- PozycjaProblem mezolitu w Sudetach(Instytut Archeologii i Etnologii PAN, 1999) Bronowicki, Jarosław; Bobak, DariuszThe problem of the Sudety Mountains as a territory ofMesolithic settlement has arisen only during last few years. The Sudety issue has not been dealt with in any particular way as far as the Czech part of the mountains is concerned due to the fact that the country is situated entirely in the upland and mountainous area of Central Europe. Until recently sites in the Polish part have not been known at alL After they were discovered it proved to be necessary to treat the Mesolithic period in the Sudety distinctively from the Lowland studies, and therefore the Sudety macroregion of Mesolithic settlement was introduced. At the present stage of research it appears that the Sudety were inhabited mostly by societies of Western Mesolithic technocomplex. Nearly all sites from today's Czech Republic and some Polish sites (such as Ratno Dolne 2, Radzikowice) can be related to the Beuronien; apparently the Sowie Mountains microregion of Mesolithic settlement was strongly influenced by the Beuronien, which implies possible cultural overlapping with a similar nature to the Fien group. At the same time the north parts of the Sudety were exploited by groups of Lowland origin, mostly from the Komornica - Duvensee technocomplex (such as Grodziszcze 7, Jeglowa 2). Numerous materials characteristic of Janislawice culture were found at the site ofGrodziszcze 7; their position, however, is not entirely clear (cultural influence or separate settlement stage). The earliest penetrations of Mesolithic population can be dated to the Boreal period (Orlice Mountains settlement microregion, Ratno Dolne 2), yet the largest development of the settlement can be observed during the Atlantic period. It is most probable that Mesolithic societies were functioning in the Sudety at the time when early agriculture settlements were expanding in loess areas. The Baltic erratic flint, which was imported to the south beyond its deposit range in fluvioglacial and moraine formations of the north part of the Sudety, was used as predominant raw material for tool production. A wide range of local non-flint materials was used as well, even in areas abundant in erratic flint. This fact may be considered to be the basic feature of the Sudety Mesolithic specificity, similarly to a prevailing tendency to locate the sites on heavy clay soils, which were generally avoided by Lowland communities.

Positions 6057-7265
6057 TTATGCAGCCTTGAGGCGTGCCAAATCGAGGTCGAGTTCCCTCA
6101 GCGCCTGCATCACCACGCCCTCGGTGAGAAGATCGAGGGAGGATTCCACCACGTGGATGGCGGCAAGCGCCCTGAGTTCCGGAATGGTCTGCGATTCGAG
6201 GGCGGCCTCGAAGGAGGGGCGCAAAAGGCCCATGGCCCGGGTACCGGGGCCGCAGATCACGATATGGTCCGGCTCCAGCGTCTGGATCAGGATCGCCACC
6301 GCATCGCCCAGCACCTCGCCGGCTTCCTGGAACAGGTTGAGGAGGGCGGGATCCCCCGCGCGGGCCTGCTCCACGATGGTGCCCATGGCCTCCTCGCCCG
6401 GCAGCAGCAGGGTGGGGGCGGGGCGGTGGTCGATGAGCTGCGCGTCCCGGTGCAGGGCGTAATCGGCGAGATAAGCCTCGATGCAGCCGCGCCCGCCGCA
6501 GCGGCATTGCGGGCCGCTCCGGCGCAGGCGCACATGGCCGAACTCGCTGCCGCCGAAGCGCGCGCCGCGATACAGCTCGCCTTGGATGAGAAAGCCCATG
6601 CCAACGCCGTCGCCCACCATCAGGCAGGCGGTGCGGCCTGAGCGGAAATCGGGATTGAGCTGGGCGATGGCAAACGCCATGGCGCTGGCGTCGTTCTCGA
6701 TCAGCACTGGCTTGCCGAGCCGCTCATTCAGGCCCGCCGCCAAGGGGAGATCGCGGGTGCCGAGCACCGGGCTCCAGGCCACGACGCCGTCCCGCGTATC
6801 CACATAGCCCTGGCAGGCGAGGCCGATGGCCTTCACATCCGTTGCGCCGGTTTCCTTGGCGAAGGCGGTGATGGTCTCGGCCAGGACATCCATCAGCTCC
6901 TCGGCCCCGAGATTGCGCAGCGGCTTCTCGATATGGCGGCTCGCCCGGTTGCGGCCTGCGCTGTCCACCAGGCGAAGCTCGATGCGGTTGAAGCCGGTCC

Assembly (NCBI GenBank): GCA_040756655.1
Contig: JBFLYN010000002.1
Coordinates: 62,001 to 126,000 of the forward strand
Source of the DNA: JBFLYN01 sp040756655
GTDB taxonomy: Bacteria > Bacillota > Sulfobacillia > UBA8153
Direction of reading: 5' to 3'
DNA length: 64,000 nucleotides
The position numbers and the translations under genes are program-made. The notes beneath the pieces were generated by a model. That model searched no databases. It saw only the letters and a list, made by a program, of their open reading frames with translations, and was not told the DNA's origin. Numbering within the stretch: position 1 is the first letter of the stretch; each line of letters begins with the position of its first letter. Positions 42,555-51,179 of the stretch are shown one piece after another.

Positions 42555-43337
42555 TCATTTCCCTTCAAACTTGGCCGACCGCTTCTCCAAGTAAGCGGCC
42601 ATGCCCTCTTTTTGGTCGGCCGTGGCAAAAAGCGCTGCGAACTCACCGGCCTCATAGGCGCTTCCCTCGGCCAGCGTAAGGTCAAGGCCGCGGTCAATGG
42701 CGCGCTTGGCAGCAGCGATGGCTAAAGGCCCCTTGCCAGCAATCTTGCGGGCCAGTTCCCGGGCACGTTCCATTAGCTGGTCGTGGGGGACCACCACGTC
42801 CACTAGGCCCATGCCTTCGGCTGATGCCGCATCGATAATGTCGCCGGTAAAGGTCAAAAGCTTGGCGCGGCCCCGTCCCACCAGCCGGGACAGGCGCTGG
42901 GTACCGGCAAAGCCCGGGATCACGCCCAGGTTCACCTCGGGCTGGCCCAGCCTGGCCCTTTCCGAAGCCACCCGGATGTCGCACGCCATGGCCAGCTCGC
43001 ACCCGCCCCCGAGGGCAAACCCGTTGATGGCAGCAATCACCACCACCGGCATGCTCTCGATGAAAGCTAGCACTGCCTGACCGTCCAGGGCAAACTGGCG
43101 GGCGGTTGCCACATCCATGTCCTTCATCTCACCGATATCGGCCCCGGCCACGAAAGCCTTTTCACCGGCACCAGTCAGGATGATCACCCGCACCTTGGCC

- PozycjaWyroby z kryształu górskiego z mezolitycznego stanowiska Jegłowa 2(Regionalny Ośrodek Studiów i Ochrony Środowiska Kulturowego, 2000) Bobak, Dariusz
- PozycjaStanowisko kultury pucharów lejowatych Samborowiczki 5, gm. Przeworno(1997) Bobak, Dariusz; Bronowicki, Jarosław